> pointers of most programming languages.  Pointers, for example are
> generally typed, and can legally only point at a certain set of
> objects (though some languages/implementations don't provide much
> security on this).  [...]

Quite so.  In C, this constraint is unenforceable without expensive
run-time tests. (You can cast to (void *) legally.  Then you can
cast to (anything *) later.  Nothing but a tag on the pointer value
and a run-time test could detect this in the general case.)

In Pascal-like languages (including the one I propose - which
differs only in syntax and in placing much stricter bounds on the
range of aliasing allowed) the underlying type is indeed
adequately constrained.  A properly constructed compiler/loader
environment can insure that pointers always are used with the
proper type.  You are correct that this is an important property.

Quote:
> [...]               Also, there is a restricted set of basic
> operations that produce new pointers (address-of and allocation).  [...]

The set of operations defined on _any_ data type in a computer
language is restricted.  I know of no language which contains all
the normal mathematically defined _integer_ functions.  Pointers
don't fare any better.  In fact, there is no need for _any_
address operation but assignment (what I call "shallow copy")
in a high level language.  For a _very_ low level language, the
address calculations should be as unrestricted as possible.

Either way, the pointer itself is an address.  That's what the
_reference_ part of a variable which the "shallow copy" operator
effects is.  Putting constraints on the allowed operations on
addresses doesn't change what they are.

Quote:
> ]Note: as a practical matter, everyone assumed that C pointer arithmetic
> ]_was_ unbounded until the debate about the ANSI proposed standard a
> ]few years back.

> Not quite.  Everyone assumed that pointer arithmetic was legal and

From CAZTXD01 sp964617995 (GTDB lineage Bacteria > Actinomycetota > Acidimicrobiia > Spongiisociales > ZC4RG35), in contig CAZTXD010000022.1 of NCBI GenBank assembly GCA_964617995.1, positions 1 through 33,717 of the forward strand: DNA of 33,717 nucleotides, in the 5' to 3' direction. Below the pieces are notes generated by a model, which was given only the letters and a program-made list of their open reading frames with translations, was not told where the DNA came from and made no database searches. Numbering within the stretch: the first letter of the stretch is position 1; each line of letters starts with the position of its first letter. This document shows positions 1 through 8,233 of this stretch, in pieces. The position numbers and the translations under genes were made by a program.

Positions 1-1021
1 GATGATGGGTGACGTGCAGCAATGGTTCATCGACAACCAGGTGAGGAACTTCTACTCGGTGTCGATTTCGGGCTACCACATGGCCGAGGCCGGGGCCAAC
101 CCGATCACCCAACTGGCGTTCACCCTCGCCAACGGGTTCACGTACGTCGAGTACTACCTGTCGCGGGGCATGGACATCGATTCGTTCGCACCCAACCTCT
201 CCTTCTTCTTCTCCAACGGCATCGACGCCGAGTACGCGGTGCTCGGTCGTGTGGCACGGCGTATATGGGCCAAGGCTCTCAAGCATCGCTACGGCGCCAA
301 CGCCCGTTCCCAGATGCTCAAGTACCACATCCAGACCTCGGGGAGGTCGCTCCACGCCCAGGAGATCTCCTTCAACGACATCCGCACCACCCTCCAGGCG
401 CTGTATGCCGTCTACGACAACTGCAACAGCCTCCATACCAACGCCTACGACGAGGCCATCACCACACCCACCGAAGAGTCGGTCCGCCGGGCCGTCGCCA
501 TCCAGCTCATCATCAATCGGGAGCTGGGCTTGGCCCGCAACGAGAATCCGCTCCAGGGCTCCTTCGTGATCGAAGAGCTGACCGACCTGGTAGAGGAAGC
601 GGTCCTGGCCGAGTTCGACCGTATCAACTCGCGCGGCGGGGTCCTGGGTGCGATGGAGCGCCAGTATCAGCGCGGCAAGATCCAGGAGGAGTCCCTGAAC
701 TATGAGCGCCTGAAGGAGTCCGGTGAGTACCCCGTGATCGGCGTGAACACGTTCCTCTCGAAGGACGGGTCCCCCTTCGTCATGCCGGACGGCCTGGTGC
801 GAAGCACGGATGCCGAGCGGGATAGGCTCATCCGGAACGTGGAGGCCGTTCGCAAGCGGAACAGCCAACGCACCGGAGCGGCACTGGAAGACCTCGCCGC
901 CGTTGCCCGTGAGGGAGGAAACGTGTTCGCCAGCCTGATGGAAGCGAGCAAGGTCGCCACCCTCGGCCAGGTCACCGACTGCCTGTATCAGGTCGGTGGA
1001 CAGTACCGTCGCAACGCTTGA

> predictable as long as the addresses involved were legal unsigned
> longs.  But no one ever (to my knowledge) thought that the language
> allowed the _dereferencing_ of arbitrary pointers in any portable
> manner.

Well, I don't know about whether people expected it to be portable
or not.  The fact remains that pointing about like that _is_ a
common occurrence in C code that I've been unfortunate enough to
have had contact with.  Some of this is 'professionally' written
code with wide distribution.  I'm told that this particular problem
was among the many which slowed the porting of much 'standard'
UNIX software to UNICOS on the Cray.

Quote:
> ]> (3) pointer: a reference to a mutable object
> ]
> ]This is what I've been refering to as variables which are associated
> ]with each other through the "aliased" attribute.

> I had something a bit more abstract in mind.  What happens when you do
> something like this

>   x = new_object;
>   y = x;
>   change_object(y);

> where the function call "change_object" has some side-effect on y?  [...]

See below.

Quote:
> [...]
> ] "aliased"
> ]variables (and _only_ for those) a "shallow copy" assignment operator
> ]is all that is needed:
> ]      x = 5             !normal "deep copy" assignment
> ]      y <- x            !"shallow copy" assignment
> ]      z = y             !normal "deep copy" assignment

> And presumably:
>        x = 6               !the values of both y and x get changed to 6

Yes.

Quote:
> [...]
> Well, I said I wouldn't argue either way, but I may as well play
> Devil's Advocate.  This is syntactically nicer and (I believe) less
> confusing than pointers, but you have lost the idea of references as
> first-class objects.  That is, you cannot pass references to
> procedures or get them returned from procedures.  The only things you
> can do with references is what the language specifically provides for.

Huh?  A variable with the "aliased" attribute can be passed to a
procedure.  If it is the object of a "shallow copy" operation in
the procedure, the resulting new _reference_ part of the variable
will be returned just like any change in the _value_ part of the
variable would have been.  Why would you not expect this to be the
case?  As I have said, the "aliased" attribute is semantically
_identical_ to the pointers in Pascal and similar languages (except
for the more stringent bounds on aliasing).  If Pascal pointers are
"first class" objects - then so are "aliased" variables.

J. Giles



Tue, 13 Apr 1993 04:31:42 GMT  
 
 [ 2 post ]